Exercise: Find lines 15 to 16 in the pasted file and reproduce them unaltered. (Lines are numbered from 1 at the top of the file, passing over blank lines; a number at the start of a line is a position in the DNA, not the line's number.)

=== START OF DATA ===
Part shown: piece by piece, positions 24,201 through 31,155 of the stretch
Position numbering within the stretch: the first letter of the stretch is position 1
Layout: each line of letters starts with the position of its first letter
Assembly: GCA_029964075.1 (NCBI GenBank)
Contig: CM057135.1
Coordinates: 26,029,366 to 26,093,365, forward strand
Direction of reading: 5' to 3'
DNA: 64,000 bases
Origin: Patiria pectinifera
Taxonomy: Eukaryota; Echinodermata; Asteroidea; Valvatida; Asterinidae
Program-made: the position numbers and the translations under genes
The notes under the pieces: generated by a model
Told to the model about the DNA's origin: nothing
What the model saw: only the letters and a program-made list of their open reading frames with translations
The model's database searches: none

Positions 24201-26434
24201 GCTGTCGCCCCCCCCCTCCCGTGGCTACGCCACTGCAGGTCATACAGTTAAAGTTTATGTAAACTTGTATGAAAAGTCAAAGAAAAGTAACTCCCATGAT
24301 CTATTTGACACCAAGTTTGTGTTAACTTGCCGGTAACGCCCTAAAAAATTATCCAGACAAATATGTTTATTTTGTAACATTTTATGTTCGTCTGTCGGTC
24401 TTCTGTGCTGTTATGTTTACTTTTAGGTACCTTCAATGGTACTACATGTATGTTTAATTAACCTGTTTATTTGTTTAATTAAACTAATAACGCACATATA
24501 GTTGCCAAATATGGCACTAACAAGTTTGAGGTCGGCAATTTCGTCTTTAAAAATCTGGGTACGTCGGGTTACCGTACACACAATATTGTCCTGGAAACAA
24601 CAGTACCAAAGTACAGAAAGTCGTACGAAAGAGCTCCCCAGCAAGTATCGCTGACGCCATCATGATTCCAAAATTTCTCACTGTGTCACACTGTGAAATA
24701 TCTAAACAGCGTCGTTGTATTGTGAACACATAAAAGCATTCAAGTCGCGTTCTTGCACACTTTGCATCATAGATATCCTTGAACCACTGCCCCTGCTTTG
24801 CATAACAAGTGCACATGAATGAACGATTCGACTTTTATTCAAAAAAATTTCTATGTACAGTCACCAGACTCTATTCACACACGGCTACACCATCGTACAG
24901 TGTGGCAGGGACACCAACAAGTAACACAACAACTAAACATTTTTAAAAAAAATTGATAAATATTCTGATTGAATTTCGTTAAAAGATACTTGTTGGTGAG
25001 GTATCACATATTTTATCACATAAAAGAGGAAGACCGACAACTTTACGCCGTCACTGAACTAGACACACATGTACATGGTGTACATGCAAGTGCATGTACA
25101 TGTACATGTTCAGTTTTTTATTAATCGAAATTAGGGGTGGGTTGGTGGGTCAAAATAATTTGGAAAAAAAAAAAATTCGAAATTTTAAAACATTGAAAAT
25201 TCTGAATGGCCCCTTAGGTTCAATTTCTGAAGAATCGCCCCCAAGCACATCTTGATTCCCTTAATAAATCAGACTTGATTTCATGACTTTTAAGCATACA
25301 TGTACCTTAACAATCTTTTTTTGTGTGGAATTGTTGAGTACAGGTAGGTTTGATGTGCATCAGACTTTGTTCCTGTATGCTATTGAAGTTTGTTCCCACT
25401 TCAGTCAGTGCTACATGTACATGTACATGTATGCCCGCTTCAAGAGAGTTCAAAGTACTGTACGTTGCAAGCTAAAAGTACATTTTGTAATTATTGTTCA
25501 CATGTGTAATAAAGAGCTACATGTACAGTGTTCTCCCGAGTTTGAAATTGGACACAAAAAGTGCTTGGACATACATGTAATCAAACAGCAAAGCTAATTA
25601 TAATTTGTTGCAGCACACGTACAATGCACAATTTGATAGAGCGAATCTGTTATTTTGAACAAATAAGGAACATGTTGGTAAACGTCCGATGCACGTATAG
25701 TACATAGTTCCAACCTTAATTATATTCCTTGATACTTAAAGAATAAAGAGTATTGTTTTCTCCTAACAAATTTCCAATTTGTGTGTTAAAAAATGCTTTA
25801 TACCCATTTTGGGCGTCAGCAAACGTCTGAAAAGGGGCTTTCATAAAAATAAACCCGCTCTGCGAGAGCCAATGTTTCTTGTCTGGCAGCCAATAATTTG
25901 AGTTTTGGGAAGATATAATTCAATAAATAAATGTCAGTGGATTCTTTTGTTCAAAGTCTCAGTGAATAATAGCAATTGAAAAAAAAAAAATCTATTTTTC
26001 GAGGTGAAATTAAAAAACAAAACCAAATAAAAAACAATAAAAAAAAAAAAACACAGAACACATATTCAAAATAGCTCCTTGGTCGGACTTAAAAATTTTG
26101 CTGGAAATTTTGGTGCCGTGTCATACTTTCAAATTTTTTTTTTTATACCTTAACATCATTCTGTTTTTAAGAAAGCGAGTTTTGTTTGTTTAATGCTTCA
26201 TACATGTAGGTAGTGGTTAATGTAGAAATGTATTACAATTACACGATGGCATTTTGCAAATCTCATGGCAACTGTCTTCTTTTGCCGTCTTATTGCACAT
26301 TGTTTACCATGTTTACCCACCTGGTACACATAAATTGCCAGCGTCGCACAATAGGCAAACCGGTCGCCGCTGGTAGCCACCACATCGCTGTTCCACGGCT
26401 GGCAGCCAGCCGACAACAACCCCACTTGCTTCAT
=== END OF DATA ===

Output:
The model's database searches: none

Positions 24201-26434